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A Long Day on the Road: Taking Bearings (The Field Trip) by Adam M. Sowards - Issue #15
Traveling across the land, triggering the mind.
A few prefatory words
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This week I'm traveling, so it is appropriate that the newsletter has cycled back to The Field Trip—and I'm reporting on a road trip. Read on!
A Long Day on the Road
A Road Trip for History
The “road trip” is a classic trope in American literature. I’ve been interested in the last few years in the way nature fits in books of the road (e.g., Steinbeck’s Travels with Charley), or the ways some nature writers take to the road to connect more closely to the non-human world (e.g., Edwin Way Teale’s The American Seasons series). There are paradoxes there to plumb. Someday, I’ll write about it deeply. Today is not that day.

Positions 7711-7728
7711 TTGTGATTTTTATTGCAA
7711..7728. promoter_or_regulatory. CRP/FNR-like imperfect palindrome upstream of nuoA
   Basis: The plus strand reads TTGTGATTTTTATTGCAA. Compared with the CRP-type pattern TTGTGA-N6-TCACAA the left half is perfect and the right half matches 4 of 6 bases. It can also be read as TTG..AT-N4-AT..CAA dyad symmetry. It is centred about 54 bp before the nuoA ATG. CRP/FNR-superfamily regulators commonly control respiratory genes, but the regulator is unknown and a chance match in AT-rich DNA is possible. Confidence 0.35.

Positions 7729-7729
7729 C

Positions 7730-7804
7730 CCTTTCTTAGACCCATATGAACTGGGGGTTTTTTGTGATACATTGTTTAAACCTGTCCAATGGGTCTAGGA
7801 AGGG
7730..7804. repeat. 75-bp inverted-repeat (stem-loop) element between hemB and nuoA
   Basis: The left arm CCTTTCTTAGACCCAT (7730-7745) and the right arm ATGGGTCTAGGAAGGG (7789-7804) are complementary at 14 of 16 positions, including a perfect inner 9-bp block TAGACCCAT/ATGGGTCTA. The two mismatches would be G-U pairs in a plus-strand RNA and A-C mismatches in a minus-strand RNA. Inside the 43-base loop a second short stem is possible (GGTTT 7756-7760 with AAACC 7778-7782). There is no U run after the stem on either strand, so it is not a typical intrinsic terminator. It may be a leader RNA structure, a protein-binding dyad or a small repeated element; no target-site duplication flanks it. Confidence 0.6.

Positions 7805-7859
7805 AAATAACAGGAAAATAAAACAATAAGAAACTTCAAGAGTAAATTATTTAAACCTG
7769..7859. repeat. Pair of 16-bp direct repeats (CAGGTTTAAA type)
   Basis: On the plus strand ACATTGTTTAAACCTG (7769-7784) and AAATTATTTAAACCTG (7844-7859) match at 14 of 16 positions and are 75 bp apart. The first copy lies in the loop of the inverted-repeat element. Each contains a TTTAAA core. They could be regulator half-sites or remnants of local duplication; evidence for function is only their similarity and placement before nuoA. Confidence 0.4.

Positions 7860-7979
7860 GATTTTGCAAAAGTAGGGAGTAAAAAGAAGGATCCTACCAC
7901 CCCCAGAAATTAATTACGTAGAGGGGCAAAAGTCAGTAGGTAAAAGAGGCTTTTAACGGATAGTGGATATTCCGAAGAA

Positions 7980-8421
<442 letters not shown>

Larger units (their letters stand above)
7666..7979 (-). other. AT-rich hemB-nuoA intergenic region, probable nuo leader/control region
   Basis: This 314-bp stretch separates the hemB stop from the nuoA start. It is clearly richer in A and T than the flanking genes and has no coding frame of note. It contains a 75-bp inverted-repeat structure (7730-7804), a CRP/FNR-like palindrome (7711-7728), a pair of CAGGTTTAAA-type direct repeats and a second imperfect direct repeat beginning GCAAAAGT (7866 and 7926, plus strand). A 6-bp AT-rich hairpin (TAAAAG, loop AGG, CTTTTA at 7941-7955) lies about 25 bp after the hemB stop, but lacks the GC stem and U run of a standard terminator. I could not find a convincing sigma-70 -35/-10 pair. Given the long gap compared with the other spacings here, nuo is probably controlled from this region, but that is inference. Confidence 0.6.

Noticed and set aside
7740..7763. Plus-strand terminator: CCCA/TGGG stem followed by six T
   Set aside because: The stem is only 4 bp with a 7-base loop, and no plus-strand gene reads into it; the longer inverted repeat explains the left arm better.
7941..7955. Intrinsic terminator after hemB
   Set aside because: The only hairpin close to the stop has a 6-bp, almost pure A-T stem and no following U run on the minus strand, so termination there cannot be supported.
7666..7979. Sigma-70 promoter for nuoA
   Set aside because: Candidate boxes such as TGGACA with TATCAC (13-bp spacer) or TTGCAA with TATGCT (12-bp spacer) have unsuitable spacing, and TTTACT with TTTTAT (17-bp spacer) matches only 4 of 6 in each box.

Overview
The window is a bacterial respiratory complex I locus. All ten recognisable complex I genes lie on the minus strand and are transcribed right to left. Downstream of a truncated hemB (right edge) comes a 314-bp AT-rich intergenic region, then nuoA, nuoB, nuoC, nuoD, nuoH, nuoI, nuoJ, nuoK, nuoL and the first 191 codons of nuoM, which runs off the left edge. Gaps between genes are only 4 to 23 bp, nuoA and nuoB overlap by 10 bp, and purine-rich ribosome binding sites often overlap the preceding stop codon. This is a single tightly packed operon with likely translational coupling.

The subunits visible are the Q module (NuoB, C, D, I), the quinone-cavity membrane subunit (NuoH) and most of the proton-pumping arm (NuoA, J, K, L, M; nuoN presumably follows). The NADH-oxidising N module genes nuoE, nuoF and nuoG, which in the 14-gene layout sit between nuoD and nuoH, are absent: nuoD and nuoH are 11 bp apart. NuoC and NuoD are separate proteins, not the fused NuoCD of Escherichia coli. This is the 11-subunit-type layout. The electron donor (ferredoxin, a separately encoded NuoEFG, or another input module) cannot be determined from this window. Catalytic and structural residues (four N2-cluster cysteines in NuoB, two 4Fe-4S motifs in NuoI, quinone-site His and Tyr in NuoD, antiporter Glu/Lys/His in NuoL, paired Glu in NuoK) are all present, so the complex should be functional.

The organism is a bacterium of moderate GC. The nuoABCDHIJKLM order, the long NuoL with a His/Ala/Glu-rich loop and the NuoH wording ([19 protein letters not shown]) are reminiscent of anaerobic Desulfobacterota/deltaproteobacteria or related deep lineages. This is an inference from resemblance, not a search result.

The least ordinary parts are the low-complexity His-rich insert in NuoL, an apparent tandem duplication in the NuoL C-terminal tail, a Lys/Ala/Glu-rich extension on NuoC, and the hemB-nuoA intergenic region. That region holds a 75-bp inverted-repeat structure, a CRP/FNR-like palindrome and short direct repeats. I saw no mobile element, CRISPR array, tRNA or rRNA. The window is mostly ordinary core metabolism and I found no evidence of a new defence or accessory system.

I rarely take big road trips, but when I do, they typically connect with my work in some way. And, without a doubt, my training as a historian, informs how I see the land I move through. During 2019-20, I took a sabbatical during which I traveled through wide sections of the American West researching in archives and activating my senses while moving through landscapes almost all of which were new to me. I did this twice with a third planned before COVID-19 froze time.
One long haul of a day—about 400 miles—stuck with me, despite the blur of road.
A reason it stuck with me was the collection of places I visited, even briefly, that linked to things I had studied, taught, or written about.
I started in Flagstaff, on the edge of the world’s greatest ponderosa pine forest, and headed north. I took a quick pitstop at Cameron, Arizona, barely a wide spot in the road and not worth mentioning other than I had recently published an essay about its namesake. Ralph Cameron.